Credit Here, Inquire Within
Can checking your credit hurt your score? What’s the difference between soft and hard inquiries? Kansas City Credit Union is here with the answers to all your frequently asked credit inquiry questions!
What is a Credit Inquiry?
A credit inquiry can also be called a credit check! When someone requests to look at your credit score, the credit bureau keeps a record of who has checked your credit report and when. Each of these requests to view your credit score is called a credit inquiry.
Credit inquiries come in two types: hard and soft. Soft credit inquiries are generally harmless and will not lower your credit score. Examples of soft credit checks include recorded requests like if you check your own credit or if one of your current creditors checks your score. A soft inquiry can also happen if a company checks your credit score to know if you qualify for preapproval offers. Only you and the credit bureau can view the record of soft inquiries.
Hard credit inquiries on the other hand are a bit more complicated. A hard inquiry is connected to credit risk and can actually lower your score. This type of credit inquiry is involved when you apply for credit like a mortgage, a loan, or a new credit card.
Quick note for the conscientious consumers out rate shopping for a loan: applications for the same kind of loan will only count as one hard inquiry on your report as long as they are within a certain time span, according to a U.S. News article on credit inquiries. Depending on the credit bureau, that time span can fall between a14 to 45 day window.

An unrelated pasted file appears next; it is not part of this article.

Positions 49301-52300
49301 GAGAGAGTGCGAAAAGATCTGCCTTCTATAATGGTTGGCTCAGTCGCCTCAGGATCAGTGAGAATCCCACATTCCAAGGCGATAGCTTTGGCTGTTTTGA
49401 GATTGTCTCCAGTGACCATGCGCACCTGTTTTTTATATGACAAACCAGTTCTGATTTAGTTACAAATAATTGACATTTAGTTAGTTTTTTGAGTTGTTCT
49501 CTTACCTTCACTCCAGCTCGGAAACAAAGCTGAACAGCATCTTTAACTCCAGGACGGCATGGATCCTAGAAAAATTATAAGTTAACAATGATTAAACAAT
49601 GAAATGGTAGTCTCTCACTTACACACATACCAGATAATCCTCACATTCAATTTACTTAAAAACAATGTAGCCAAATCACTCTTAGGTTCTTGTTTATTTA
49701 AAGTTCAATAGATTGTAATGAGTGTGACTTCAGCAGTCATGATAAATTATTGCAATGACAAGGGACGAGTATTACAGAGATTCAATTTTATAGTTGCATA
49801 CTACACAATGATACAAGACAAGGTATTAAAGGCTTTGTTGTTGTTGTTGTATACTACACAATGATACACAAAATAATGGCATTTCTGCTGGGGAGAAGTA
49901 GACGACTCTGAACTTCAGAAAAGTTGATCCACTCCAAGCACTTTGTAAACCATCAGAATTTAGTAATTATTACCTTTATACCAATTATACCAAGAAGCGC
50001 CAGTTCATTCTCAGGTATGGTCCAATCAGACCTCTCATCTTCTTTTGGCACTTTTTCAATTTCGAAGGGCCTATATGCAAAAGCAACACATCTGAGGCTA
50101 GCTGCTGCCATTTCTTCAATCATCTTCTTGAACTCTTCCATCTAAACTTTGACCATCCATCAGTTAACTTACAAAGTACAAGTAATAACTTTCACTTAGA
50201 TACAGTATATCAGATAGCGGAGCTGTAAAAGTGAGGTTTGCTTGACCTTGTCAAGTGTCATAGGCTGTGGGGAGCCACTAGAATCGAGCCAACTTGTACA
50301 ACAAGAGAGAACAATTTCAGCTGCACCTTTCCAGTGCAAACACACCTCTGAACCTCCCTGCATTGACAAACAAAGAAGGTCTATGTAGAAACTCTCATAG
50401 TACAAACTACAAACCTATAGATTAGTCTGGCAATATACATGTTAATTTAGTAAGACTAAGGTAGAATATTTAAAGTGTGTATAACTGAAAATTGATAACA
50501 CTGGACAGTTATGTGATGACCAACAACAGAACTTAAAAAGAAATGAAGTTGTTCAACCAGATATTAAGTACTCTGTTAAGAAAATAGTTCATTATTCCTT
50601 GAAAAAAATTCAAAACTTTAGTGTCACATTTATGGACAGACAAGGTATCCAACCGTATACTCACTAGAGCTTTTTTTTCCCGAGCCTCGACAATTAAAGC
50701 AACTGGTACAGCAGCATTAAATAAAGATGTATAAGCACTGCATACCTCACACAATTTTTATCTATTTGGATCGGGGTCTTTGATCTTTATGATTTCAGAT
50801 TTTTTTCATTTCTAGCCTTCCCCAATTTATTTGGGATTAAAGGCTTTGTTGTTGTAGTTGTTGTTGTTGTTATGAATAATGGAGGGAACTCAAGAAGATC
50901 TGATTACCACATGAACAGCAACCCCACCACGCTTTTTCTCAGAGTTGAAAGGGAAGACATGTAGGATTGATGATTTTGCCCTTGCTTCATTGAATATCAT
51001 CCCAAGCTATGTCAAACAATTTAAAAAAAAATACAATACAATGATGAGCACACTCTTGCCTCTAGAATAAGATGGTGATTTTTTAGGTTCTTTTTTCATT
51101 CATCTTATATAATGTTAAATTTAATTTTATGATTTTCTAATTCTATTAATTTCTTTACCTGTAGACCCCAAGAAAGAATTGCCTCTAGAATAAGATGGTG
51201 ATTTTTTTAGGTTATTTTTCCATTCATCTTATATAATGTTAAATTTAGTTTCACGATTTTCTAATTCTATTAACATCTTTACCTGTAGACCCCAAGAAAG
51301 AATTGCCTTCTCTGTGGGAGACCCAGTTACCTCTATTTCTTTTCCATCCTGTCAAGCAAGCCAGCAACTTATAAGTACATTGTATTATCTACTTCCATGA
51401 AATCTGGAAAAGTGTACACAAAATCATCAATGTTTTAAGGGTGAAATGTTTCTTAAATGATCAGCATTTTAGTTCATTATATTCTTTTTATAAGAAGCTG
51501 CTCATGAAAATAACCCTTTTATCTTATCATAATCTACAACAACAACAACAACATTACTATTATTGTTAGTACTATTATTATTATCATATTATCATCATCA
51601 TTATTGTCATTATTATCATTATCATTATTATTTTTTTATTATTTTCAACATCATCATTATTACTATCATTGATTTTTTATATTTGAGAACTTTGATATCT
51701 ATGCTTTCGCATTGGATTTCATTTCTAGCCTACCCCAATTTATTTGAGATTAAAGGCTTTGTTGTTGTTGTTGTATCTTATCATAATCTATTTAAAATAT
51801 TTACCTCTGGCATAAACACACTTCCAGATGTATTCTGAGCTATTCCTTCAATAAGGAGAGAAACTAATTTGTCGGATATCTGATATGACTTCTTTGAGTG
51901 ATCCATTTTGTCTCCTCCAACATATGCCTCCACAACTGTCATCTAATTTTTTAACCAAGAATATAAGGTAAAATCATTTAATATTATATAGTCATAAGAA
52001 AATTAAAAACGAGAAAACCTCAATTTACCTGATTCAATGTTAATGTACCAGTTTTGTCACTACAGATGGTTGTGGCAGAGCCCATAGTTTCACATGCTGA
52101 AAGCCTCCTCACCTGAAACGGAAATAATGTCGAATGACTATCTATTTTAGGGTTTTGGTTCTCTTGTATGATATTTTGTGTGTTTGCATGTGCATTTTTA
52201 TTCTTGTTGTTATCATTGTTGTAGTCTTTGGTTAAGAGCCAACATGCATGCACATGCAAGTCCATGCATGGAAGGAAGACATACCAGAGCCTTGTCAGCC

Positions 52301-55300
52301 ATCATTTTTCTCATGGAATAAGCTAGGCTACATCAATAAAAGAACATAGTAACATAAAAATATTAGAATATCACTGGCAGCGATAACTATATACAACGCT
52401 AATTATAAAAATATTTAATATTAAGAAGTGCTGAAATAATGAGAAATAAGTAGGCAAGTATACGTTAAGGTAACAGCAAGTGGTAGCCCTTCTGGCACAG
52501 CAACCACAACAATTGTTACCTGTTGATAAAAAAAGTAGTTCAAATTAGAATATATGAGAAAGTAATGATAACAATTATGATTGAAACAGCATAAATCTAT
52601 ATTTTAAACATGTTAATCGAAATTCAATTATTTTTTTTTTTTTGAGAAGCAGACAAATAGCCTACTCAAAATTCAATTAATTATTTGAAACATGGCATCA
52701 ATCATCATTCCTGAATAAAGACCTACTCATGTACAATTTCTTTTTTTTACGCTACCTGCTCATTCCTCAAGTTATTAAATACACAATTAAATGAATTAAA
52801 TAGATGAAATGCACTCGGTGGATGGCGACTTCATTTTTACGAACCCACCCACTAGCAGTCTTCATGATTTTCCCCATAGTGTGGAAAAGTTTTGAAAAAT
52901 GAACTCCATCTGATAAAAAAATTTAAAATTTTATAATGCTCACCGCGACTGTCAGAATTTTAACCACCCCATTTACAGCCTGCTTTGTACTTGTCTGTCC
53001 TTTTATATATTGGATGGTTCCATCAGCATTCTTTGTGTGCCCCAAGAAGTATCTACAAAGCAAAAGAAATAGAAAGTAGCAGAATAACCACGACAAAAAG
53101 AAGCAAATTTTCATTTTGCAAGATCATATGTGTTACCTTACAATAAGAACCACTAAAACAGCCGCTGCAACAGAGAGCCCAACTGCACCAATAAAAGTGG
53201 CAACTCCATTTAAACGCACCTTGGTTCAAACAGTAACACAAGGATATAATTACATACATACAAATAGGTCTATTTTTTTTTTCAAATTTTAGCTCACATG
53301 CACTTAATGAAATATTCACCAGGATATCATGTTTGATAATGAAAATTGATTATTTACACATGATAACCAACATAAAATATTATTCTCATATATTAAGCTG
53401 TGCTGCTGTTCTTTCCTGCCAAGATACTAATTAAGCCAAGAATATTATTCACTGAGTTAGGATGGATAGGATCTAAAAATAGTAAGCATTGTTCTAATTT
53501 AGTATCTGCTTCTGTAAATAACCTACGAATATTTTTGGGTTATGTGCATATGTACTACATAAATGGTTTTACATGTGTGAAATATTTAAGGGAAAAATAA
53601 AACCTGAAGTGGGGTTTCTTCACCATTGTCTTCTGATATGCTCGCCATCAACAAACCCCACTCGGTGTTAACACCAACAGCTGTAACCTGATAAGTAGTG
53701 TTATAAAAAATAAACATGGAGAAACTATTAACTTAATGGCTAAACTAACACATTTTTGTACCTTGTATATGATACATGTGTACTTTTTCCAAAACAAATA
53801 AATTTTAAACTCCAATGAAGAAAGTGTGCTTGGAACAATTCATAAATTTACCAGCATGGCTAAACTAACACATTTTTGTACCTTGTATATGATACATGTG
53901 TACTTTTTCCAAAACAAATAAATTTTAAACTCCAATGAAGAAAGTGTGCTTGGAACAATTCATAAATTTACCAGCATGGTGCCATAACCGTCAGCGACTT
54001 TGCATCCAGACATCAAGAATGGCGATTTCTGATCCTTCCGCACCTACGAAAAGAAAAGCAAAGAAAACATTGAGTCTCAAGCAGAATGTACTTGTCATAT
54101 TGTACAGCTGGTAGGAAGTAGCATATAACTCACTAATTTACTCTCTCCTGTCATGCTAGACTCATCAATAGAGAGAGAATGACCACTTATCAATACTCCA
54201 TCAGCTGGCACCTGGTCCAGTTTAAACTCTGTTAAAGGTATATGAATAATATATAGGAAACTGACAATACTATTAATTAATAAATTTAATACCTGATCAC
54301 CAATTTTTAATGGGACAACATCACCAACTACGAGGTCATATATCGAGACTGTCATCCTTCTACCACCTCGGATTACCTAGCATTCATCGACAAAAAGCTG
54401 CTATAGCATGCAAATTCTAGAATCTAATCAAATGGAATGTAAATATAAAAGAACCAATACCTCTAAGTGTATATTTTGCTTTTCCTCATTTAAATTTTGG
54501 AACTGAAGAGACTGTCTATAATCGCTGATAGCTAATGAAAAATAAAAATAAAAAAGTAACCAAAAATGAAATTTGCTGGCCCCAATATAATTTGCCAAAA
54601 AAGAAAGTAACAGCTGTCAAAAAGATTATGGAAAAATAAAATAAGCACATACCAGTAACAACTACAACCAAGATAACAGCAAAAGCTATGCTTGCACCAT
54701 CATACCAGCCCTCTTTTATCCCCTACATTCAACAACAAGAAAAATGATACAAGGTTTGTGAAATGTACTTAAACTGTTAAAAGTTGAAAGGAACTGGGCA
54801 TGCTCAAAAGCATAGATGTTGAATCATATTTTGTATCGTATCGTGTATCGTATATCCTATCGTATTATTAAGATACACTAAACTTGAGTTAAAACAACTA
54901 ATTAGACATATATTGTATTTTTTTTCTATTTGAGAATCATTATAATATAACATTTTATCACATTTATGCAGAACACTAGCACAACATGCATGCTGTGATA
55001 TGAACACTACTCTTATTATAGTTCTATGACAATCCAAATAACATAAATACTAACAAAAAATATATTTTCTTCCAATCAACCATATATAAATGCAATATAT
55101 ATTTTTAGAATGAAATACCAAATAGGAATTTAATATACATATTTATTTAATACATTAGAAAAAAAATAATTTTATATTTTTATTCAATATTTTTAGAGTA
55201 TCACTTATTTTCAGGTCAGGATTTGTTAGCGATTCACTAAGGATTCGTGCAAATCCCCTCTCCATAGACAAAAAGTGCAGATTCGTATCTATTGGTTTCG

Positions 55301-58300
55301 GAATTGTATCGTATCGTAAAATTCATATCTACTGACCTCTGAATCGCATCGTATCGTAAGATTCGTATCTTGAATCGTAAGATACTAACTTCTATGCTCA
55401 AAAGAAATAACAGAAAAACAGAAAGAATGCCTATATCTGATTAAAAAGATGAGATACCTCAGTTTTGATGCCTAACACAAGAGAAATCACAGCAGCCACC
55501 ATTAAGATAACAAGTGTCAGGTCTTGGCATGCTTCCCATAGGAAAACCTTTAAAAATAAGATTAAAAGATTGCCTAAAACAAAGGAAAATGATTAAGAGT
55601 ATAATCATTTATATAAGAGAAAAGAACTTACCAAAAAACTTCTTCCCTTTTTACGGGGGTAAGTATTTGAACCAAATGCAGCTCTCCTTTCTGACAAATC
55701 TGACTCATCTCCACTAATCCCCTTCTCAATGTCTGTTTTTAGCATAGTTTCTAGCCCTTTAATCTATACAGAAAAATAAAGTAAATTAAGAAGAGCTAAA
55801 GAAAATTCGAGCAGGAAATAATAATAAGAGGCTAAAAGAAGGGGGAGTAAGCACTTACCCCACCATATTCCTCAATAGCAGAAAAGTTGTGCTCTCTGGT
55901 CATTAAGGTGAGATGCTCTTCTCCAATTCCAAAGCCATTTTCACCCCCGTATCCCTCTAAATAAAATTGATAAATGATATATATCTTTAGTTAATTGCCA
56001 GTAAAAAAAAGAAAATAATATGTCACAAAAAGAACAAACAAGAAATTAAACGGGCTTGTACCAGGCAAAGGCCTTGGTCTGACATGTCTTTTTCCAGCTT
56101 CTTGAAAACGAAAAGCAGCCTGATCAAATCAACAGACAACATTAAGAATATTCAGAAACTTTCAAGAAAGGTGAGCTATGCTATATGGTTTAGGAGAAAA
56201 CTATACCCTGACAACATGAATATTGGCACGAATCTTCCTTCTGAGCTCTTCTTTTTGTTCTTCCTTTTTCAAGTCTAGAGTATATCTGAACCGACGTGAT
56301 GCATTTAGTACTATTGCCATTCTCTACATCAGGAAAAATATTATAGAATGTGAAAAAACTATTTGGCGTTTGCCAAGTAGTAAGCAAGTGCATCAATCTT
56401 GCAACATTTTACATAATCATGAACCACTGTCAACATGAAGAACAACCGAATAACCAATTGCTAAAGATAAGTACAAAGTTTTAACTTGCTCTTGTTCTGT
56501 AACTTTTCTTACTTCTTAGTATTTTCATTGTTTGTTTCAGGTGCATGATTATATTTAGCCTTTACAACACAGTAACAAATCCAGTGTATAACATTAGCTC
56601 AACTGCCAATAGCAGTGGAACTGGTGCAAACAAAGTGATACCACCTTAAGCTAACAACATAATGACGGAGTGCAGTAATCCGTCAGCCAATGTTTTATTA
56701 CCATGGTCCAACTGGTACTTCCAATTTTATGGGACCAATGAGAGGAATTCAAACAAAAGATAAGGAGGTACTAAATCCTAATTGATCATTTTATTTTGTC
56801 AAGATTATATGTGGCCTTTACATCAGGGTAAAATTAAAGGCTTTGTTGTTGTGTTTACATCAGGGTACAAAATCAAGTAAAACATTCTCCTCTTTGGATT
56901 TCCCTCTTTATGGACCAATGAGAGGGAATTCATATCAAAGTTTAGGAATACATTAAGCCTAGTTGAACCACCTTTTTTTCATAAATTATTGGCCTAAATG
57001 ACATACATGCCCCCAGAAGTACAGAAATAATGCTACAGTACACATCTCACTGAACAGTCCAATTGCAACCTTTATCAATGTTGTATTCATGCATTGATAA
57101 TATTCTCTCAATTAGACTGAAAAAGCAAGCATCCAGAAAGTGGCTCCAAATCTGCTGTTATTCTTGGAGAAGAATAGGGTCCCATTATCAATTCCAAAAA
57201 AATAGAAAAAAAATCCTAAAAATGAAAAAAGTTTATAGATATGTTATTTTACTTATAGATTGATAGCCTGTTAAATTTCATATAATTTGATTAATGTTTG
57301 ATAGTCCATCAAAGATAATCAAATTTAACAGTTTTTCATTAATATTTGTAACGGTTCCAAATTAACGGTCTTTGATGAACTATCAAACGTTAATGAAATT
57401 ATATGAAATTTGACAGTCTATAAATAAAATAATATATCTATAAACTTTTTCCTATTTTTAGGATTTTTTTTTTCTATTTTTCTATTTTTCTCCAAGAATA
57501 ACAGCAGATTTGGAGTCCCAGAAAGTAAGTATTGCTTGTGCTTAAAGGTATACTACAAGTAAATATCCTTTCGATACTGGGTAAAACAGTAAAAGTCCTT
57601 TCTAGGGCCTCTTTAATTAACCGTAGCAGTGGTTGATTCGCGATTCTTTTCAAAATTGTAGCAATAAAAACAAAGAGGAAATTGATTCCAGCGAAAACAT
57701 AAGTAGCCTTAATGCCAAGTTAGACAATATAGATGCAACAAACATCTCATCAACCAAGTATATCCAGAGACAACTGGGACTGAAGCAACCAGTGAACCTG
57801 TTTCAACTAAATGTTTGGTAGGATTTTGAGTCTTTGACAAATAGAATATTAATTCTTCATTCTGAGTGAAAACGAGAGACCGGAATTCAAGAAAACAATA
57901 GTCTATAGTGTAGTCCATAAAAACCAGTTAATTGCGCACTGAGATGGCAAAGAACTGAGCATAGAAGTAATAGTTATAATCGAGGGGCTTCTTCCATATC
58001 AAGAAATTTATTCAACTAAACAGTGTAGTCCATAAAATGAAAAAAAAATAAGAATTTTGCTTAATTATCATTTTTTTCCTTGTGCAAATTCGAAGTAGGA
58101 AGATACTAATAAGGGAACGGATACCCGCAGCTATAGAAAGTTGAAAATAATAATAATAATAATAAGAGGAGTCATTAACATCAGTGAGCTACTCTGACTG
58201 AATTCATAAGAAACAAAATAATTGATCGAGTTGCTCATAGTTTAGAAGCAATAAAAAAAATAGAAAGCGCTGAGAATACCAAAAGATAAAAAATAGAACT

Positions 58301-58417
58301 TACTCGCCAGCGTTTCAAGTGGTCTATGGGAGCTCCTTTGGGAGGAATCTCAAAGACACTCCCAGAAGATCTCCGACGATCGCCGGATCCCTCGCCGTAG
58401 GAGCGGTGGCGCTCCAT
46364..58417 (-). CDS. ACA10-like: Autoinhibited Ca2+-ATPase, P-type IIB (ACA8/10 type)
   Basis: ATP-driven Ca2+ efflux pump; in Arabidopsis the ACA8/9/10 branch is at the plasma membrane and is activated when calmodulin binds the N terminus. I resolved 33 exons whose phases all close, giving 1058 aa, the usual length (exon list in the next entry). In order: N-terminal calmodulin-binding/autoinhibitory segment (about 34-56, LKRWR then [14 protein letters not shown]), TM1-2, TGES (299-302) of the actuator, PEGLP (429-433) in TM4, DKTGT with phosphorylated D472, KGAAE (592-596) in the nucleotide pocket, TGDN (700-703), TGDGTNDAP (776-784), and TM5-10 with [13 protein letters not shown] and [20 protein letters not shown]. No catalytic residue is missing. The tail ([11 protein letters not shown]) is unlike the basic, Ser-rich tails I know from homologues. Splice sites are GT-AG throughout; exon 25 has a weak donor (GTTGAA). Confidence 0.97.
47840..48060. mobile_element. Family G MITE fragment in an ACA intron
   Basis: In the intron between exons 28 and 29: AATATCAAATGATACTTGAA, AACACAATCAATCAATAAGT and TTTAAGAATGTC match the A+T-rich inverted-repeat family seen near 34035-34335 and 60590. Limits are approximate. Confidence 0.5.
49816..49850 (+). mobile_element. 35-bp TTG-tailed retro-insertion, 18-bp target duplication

Will Checking My Credit Hurt My Score?
Simply put, no. Understanding soft versus hard credit inquiries will give you better insight into understanding what types of credit checks can hurt your score. Put your mind at ease – checking your own credit will not lower your score. In fact, you not only can but should check your own credit throughout the year!
Why Do Some Credit Checks Lower My Credit Score?
This all comes back to the difference between hard and soft credit inquiries. Soft inquiries (like checking your own score) will not hurt your credit score in any way. However, a hard credit check can damage your score since it implies credit risk.
When you apply for a mortgage or a new credit card, you are asking for more credit; this indicates risk since you could potentially get in over your head. For this reason, experts recommend limiting hard credit inquiries to two per year.
Not to worry, though. If you’re trying to establish credit, it might be a good idea to temporarily lower your score with a hard credit check for the opportunity to build credit history responsibly.
The Takeaway on Credit Inquiries
- DO check your credit score; it’s important to make sure your credit is up to date and accurate.
- DO limit the amount of hard credit checks you allow each year
- DON’T be afraid to apply for a loan that you can responsibly take care of
To learn more about credit inquiries or to speak with an agent, contact Kansas City Credit Union today! We can’t wait to help guide you on your path to financial freedom!